First Week on the Rescue Project

It’s your first day on the project and although no one said out loud you need to rescue the project, you do. There’s a reason there’s been a switch, and most of the time people will be too polite to say out loud that your predecessor was failing. So here’s how to get started:

Don’t Read The Scope of Work

That’s right. Do NOT read the scope of work. There will be plenty time for that later. But the problem isn’t the scope of work, it’s that no one else really read it either. So here’s what you do instead:

Think of the project like a multi-layered cake. On the bottom, you have developers and QA folks – they’re doing the real work. Next layer up is the product or project manager. They think they’re doing the work. And the top layer? That’s the person writing the check. Sure – you can slice this into more layers, but 3 should get you started.

Meet with as many people on the bottom layer as you can, and ask them what they are doing. Don’t let them fetch the scope either, and make it conversational. Take notes.

Repeat with the middle layer. Take notes.

Finish up at the top. You can probably see where this is going already: the person writing the check thinks one thing, the product manager a second thing and the developers a third. There you go. That’s probably why your project is in crisis.

Figure Out How They Do Their Work

You have two broad categories here, Agile and Waterfall.

If it’s a waterfall process, find a whiskey barrel, get in it, and throw yourself off a cliff while holding a Gantt chart. You’ll have about as much success managing the project as surviving the fall.

If an agile process, your odds just went up. But you’ll want to know a lot more about what their version is really like. Do they say agile but mean waterfall? Are they actually delivering code to production at the end of each sprint? Those things matter, and they’ll help you understand how things are actually working. The tug of war between methodologies is strong, and even the most agile of shops can get pulled into waterfall processes and procedures. You won’t be able to change those, but if you understand, your odds go up.

Understand Their Technology

This can be challenging; your job isn’t to do the the actual work – but you should understand in broad terms how the project team is going about theirs.

  • If it’s a website project, you’ll want to know what tools they use to generate graphics, what technologies are in play on their live website (HTML, CSS, JavaScript and a lot more, probably), how they host their website (on premises, with a vendor, in the cloud), and how they publish changes.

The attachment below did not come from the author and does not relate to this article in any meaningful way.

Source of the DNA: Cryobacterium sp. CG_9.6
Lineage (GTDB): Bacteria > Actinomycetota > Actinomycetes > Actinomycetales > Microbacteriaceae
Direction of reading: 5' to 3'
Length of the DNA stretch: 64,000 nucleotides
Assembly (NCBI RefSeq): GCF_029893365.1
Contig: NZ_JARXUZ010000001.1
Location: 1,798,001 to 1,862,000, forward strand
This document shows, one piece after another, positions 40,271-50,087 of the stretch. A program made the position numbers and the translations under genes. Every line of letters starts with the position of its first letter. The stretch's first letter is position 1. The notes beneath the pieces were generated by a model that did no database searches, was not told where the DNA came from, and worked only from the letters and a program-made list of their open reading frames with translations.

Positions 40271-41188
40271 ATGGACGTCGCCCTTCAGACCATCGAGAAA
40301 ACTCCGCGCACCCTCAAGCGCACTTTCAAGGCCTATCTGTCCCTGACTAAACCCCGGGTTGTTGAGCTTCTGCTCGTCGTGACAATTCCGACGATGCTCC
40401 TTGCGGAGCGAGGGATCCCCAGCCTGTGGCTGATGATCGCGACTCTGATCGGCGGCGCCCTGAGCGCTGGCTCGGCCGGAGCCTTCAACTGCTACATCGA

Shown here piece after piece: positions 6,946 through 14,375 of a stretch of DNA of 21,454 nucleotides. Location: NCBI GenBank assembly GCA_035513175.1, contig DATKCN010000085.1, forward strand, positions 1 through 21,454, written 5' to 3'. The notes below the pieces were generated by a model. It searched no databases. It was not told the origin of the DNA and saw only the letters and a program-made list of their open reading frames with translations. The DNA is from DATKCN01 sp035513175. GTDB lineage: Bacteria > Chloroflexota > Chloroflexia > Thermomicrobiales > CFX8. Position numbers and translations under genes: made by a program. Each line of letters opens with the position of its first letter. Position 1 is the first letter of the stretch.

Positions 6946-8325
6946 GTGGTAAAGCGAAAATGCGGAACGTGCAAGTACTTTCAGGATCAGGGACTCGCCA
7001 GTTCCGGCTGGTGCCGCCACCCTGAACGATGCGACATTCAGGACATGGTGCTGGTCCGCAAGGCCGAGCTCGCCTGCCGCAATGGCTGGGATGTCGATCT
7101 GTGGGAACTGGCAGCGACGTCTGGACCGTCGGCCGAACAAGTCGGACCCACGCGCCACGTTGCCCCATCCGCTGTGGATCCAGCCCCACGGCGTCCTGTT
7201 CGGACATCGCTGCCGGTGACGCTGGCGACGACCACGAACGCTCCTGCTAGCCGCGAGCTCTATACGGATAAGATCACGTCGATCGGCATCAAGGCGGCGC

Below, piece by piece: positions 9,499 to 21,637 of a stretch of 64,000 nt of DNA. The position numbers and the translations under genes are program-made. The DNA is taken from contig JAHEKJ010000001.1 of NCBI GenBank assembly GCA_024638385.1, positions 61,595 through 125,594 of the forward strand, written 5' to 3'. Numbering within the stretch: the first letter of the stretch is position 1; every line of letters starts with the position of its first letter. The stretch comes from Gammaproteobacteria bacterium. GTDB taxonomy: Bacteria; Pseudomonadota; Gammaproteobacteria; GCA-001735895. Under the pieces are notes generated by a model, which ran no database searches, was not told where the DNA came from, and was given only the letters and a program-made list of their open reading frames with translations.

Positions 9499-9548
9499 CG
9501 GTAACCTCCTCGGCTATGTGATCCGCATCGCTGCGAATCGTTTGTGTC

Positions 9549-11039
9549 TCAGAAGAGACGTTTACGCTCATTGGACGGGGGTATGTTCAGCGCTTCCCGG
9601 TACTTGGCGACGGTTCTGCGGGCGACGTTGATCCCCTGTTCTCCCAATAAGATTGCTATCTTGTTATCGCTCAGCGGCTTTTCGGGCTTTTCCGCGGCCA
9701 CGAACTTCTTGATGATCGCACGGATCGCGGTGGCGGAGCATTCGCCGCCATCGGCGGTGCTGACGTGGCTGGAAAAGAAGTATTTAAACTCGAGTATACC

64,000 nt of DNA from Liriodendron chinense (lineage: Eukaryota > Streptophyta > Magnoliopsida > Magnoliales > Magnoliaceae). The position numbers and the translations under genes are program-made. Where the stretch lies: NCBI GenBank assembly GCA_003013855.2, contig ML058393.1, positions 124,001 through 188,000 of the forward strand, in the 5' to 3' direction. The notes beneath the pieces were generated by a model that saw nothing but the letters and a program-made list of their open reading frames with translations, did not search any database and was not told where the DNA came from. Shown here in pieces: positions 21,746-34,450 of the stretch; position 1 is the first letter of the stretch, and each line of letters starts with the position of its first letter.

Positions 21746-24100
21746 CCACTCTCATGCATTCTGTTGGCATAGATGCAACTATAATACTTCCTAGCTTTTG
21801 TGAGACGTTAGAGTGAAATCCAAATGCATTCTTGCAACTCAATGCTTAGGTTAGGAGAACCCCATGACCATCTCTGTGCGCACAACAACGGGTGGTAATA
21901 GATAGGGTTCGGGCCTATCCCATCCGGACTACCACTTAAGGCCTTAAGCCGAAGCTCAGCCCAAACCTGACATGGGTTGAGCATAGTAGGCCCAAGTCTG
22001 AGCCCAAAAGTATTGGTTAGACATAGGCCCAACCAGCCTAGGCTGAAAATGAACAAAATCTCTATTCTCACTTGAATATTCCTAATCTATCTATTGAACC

• If it’s a database project, you’ll want to get answers to the same questions about where (on premise, hosted, both) as well as to know the fundamental tools (SQL, MySQL, Salesforce, something else).
  • Mobile? Even more fun. What devices, what operating systems, what handsets, which app stores and so on.
  • Infrastructure? Swell. Domain names, routing, switching, fail over and redundancy and so on.

Again – you don’t need to be a domain expert, but you need to know the building blocks of the project you are managing.

Understand Their Culture

There are entire books written about this, and about how culture is perhaps the most important thing to know and understand at a place of business. You won’t be able to absorb it all right away, but you can ask yourself a few questions to get a sense:

  • Are their motivational posters on the wall?
  • Are people afraid to disagree with one another (or worse) their boss?
  • Is shoddy work tolerated?
  • Are people rewarded for following the rules?
  • Does your tech team sit far away from everyone else?
  • Does everyone come and go at the same time?

Here’s a shortcut: if you were looking for a full time job, and they offered it to you, would you really want to say yes? That’s a good sign. No? Not so much.

Now Read The Scope

You’re still in the first week – take a look at that scope. Make a copy for you, and mark it up. You may as well get the latest budget numbers and date estimates, too. Don’t get me wrong – those are all good things to know, and you’ll need to track those carefully to be successful. But merely tracking those things won’t make you successful – you need the other things on this list to do that.

There you go – a task for each day of your first week on the rescue project.

Looking for more tips? Try these on for size:

Patrick’s Top 21 Project Management Tips

What Makes Great Project Management Software?

Becoming a Technical Project Manager

Sent Your Iron Triangle to the Scrap Heap

Waterfall or Agile?


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